CINCINNATI — Bengals special teams coordinator Darrin Simmons said Drue Chrisman’s final punt of the 2022 season wasn’t the deciding factor in the decision to go out and draft some competition for him, but it was a position the organization felt could be improved.
Chrisman had his ups and downs as the team’s punter for the final 10 games, including a line drive punt in the AFC Championship that resulted in a long return for the Kansas City Chiefs and helped set them up for a game-winning field goal.
The former Ohio State punter said Simmons made it clear there would be an open competition this year after the Bengals selected Michigan punter Brad Robbins in the sixth round of the NFL Draft last Saturday. And, much like battling with veteran Kevin Huber last year brought out the best in him, he believes the same will be the case now.
“This is really my third competition, going into my third season,” Chrisman said. “Obviously I didn’t get to participate the first year but I think going through it last year, understanding what it’s going to look like for the team, I think that bodes well, but at the end of the day, you’ve just got to do your best.
“You’ve just got to focus on your job and try to be the best punter you can, and high water makes all boats rise, so you almost look forward to it. I never really had competition in college, and I feel like I became a better punter having the competition last year with Kevin.”
Chrisman, who is from Lawrenceburg, Ind., had signed with the Bengals in the offseason ahead of the 2021 season but broke his hand before his anticipated training camp competition with Huber. He spent the season on and off the practice squad and remained there through the first 10 games of 2022 until he made his NFL debut Nov. 20 against Pittsburgh.
The job was his from that time on, and he was officially signed to the active roster in early December. He averaged 47.8 yards per punt during the regular season, including 13 inside the opponents’ 20-yard line and two touchbacks.
“Darrin was pretty clear,” Chrisman said. “He doesn’t beat around the bush. So it’s good to have Darrin and he’ll be pretty clear what to expect. He called me after the draft, kind of just laid out what it’s going to look like. He said it’s pretty much an open competition, may the best man win, and I think that’s as good of an opportunity as I could ask for.”
In drafting Robbins, the Bengals will get a look at a punter who ranked second in college football for best hang time and also had experience holding for third-round draft pick Jake Moody at Michigan.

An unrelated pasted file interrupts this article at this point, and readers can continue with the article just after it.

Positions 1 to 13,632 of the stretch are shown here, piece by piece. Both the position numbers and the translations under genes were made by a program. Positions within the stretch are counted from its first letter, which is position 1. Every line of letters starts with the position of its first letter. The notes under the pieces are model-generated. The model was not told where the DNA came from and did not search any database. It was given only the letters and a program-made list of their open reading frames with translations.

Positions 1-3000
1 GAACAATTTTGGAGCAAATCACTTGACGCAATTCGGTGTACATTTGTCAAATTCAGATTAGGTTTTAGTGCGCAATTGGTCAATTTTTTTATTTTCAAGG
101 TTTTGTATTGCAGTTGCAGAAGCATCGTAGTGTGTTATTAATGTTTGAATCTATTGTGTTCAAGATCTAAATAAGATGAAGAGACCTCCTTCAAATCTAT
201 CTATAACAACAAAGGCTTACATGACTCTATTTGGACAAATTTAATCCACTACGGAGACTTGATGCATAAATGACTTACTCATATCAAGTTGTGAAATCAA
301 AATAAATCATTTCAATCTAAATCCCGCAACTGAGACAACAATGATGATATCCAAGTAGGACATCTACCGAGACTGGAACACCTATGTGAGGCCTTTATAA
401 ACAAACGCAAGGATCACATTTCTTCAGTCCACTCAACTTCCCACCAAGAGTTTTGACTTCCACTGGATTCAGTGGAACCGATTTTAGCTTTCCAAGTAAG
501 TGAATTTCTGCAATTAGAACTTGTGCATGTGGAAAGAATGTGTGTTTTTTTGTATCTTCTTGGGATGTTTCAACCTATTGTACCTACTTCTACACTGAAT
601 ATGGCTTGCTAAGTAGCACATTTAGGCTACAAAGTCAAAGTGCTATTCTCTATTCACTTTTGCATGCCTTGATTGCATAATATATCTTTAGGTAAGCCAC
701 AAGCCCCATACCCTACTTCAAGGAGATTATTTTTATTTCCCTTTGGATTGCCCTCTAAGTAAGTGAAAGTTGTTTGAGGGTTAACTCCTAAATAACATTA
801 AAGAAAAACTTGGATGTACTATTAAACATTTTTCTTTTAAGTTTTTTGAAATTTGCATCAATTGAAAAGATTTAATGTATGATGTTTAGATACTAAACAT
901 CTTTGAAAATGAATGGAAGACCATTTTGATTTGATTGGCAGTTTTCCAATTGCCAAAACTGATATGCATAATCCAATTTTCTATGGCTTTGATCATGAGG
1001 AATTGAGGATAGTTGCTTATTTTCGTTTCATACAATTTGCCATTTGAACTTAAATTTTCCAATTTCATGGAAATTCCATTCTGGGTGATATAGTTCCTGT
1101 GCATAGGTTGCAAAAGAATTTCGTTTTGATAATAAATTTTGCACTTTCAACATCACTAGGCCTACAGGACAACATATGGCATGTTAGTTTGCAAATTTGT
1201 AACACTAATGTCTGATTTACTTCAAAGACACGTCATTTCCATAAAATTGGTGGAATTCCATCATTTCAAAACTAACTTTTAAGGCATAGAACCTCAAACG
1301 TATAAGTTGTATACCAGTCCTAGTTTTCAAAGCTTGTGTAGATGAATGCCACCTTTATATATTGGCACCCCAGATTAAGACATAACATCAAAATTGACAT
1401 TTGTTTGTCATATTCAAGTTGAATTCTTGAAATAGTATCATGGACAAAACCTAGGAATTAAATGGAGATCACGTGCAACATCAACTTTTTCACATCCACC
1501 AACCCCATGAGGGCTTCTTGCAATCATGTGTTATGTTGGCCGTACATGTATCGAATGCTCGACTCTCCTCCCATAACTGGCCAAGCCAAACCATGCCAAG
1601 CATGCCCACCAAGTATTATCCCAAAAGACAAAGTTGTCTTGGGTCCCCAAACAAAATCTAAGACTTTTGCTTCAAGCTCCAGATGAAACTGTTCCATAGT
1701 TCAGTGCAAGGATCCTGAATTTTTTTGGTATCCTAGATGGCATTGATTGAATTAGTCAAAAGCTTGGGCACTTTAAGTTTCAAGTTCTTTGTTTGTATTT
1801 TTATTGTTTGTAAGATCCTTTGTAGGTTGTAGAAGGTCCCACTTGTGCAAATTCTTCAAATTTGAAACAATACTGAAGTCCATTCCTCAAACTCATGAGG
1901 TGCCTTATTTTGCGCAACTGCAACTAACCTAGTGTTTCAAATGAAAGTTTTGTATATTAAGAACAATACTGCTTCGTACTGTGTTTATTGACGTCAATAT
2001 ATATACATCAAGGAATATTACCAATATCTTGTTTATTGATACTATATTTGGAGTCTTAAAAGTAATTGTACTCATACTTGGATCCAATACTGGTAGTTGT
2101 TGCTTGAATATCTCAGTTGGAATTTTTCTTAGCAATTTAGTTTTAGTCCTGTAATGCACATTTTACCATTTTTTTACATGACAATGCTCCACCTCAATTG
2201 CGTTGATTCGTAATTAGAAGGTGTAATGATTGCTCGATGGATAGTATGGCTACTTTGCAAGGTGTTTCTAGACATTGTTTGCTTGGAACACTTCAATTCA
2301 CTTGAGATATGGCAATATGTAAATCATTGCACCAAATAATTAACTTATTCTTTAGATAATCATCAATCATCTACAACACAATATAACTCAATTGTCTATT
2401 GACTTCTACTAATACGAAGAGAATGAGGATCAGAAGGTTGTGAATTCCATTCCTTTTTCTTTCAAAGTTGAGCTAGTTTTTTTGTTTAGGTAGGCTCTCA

“I feel very good about Brad,” Simmons said after the Bengals drafted Robbins. “He brings something different that we haven’t had here in a bit. He’s a hang-time guy. … I think this guy gets the ball up in the air really well. Obviously, there is something to playing in this climate ... that does matter to me some. He’s obviously played a lot of big games at Michigan. … I feel really good about the other half of his job, which is holding. He’s very well-rounded, he’s mature, and I like the fact that he can get the ball up in the air for you.”
Chrisman didn’t have as much experience with the holding aspect of his job, and that final punt in the AFC title game was a clear sign he needed to work on hang time.
The 25-year-old said he took a little time off after the season to unwind, then went down to Alabama for about a month to work with his kicking trainer and went to the gym every day while he was there. He’s been working to get in the best shape as possible – bigger, faster, stronger – because all of that will translate over to punting as much as any other position.
“There’s three phases of (punting),” Chrisman said. “There’s direction, distance and hangtime. Especially at this level, I think hangtime is at a premium with some of these dangerous returners, so that’s something we’ve been working on, and something I’ve been focusing on this offseason as well.”
Chrisman was familiar with Robbins from his final two seasons at Ohio State when the two matched up against each other in the big rivalry game between the Buckeyes and Wolverines. He looks forward to a little rivalry competition of their own in camp.
“I know Big Ten guys pretty well,” Chrisman said. “We have a good relationship. I texted him right after the draft and said congrats, looking forward to the competition.”